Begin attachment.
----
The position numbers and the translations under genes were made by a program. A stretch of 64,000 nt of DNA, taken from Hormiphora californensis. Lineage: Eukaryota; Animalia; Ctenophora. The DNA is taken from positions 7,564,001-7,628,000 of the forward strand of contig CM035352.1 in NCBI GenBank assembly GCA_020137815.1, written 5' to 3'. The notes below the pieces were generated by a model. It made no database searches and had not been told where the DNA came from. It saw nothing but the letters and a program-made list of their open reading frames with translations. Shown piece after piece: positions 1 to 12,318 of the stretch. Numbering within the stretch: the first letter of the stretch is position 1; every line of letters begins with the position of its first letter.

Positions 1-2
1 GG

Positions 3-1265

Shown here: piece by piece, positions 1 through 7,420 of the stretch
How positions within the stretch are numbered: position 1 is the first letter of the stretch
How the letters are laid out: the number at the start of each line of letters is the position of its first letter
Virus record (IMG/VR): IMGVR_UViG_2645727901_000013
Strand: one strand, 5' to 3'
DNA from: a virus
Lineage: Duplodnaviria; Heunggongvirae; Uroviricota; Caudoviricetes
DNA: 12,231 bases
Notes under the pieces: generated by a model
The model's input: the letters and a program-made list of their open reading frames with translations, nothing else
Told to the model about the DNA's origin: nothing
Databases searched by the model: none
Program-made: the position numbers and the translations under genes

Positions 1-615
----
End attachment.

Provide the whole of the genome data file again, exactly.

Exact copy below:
The position numbers and the translations under genes were made by a program. A stretch of 64,000 nt of DNA, taken from Hormiphora californensis. Lineage: Eukaryota; Animalia; Ctenophora. The DNA is taken from positions 7,564,001-7,628,000 of the forward strand of contig CM035352.1 in NCBI GenBank assembly GCA_020137815.1, written 5' to 3'. The notes below the pieces were generated by a model. It made no database searches and had not been told where the DNA came from. It saw nothing but the letters and a program-made list of their open reading frames with translations. Shown piece after piece: positions 1 to 12,318 of the stretch. Numbering within the stretch: the first letter of the stretch is position 1; every line of letters begins with the position of its first letter.

Positions 1-2
1 GG

Positions 3-1265

Shown here: piece by piece, positions 1 through 7,420 of the stretch
How positions within the stretch are numbered: position 1 is the first letter of the stretch
How the letters are laid out: the number at the start of each line of letters is the position of its first letter
Virus record (IMG/VR): IMGVR_UViG_2645727901_000013
Strand: one strand, 5' to 3'
DNA from: a virus
Lineage: Duplodnaviria; Heunggongvirae; Uroviricota; Caudoviricetes
DNA: 12,231 bases
Notes under the pieces: generated by a model
The model's input: the letters and a program-made list of their open reading frames with translations, nothing else
Told to the model about the DNA's origin: nothing
Databases searched by the model: none
Program-made: the position numbers and the translations under genes

Positions 1-615